Commentary

Video For Marketing And Sales Increasing in Importance

According to a study sponsored by Vidyard, and conducted by Demand Metric to explore several aspects of video marketing and the emerging role of video marketing platform technology, 95% of this study’s participants report that video, as a form of marketing and sales content, is becoming “somewhat or far more important” to them.

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The general assumption in the marketing community today is that video is an important and valuable form of marketing content. To validate this assumption, study participants were asked to rate how the importance of video, as a type of marketing or sales content, is changing in their organizations.

The Changing Importance of Video as Content           

  • Far more important…63%
  • Somewhat important…32
  • Nor changing            …5

Source (All report data):  Demand Metric, September 2014

An analysis of the study’s data provides these key findings:

Large companies are leveraging video more heavily. Over one-third of large companies produce more than 100 marketing videos annually, compared to just 4% of small companies and 5% of medium companies that produce videos at this pace.

Marketing Videos Produced Annually

  • Less than 5…25%
  • 5-10…26
  • 11-50…32
  • 51-100…9
  • More than 100…8

Over 70% of respondents claim that video performs better than other content for producing conversions, and almost half state the ROI of video is getting better, says the report. However, over one-fourth do not know the ROI for their video marketing efforts.

Conversion Performance of Video

  • Much better…19%
  • Somewhat better…52
  • About the same…27
  • Somewhat worse…2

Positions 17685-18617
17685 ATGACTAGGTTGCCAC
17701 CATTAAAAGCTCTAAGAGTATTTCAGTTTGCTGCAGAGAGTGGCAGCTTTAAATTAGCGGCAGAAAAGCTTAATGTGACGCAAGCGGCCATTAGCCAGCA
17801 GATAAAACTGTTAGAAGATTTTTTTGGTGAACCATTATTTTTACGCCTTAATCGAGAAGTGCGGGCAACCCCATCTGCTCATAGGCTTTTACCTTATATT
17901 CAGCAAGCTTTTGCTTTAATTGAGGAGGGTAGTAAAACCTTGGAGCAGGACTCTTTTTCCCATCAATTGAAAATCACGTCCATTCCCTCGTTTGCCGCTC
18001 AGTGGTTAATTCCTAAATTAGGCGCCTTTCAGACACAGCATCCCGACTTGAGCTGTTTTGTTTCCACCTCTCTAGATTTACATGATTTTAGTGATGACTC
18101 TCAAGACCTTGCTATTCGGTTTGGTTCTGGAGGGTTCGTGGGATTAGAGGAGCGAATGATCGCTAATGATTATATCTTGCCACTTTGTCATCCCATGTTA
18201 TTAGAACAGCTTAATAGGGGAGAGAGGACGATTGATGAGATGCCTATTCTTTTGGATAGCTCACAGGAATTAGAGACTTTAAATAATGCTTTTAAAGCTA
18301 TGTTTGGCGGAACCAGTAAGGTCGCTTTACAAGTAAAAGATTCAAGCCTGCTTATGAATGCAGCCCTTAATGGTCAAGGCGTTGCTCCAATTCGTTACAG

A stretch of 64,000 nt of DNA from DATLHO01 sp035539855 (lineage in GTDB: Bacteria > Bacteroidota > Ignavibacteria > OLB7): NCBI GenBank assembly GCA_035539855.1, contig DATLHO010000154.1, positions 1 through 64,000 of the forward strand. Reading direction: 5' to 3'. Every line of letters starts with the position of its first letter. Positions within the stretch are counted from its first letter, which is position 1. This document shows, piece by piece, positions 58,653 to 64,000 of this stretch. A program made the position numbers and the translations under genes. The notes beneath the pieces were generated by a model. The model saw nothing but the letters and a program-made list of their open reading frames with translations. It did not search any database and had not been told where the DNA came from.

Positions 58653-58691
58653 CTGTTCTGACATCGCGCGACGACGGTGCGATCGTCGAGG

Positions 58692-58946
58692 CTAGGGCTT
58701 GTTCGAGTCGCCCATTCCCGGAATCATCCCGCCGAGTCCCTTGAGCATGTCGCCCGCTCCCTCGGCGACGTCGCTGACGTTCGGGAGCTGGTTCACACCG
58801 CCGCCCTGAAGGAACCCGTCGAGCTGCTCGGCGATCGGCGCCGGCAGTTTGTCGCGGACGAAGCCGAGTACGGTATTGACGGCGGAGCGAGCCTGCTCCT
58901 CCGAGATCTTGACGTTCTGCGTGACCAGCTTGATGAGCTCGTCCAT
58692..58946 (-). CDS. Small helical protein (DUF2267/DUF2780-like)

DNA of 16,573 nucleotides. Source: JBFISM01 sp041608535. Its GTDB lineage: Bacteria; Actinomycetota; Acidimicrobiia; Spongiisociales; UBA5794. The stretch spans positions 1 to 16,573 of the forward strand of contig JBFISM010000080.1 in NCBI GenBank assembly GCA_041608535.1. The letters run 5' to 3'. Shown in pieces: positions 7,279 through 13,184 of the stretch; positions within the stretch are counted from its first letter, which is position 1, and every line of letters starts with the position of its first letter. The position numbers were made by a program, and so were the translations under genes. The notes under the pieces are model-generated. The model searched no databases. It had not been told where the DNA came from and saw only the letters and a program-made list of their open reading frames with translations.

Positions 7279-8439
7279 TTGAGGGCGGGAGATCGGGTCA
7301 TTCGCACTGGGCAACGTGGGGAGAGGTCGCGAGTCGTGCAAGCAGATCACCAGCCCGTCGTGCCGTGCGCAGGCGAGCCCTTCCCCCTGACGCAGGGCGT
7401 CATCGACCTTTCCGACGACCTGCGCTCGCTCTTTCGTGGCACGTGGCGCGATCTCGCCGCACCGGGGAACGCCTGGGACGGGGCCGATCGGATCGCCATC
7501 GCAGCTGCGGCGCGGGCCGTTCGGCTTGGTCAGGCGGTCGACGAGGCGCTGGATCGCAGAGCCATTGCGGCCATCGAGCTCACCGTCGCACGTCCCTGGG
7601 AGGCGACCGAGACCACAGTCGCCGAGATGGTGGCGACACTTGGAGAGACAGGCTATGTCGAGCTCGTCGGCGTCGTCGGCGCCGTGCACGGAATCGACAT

How is ROI of Video Changing

  • Better…48%
  • Same…25
  • Declining…1
  • Unknown…26

86% of study participants are using some form of measurement of video marketing effectiveness. Those using intermediate to advanced measures of engagement are producing more videos, reporting substantially better conversion performance and getting better ROI.

Video Content Effectiveness Measures in Use

  • None…14%
  • Basic…48
  • Intermediate…24
  • Advanced…14

While it is encouraging that 86% of this study’s participants are using some form of measurement for video content effectiveness, says the report, most are just using basic measures of consumption. To know with precision how well video performs and what kind of ROI is attached to video marketing efforts requires tracking the right set of effectiveness metrics, which can be categorized as:

  • Basic: these are measures of consumption, such as views or shares, and they are relatively easy to capture. However, these metrics aren’t indicators of engagement; and as such, their usefulness is limited, says the report.
  • Intermediate: these are basic measures of engagement, such as average viewing duration. With these metrics, insights into video viewing behavior begin to emerge.
  • Advanced: these metrics include views by embed location, viewer drop-off rates, viewing heat maps or attribution to sales pipeline. With these metrics, precise determinations of revenue impact and ROI can be made.

Companies invest in what they feel is strategic and will produce a return. The study investigated the budget for video content as a means of assessing its strategic importance and overall value.

Video Content Budget

  • Significantly increasing…16%
  • Slightly increasing…53
  • Staying the same…28
  • Slightly/Significantly decreasing…3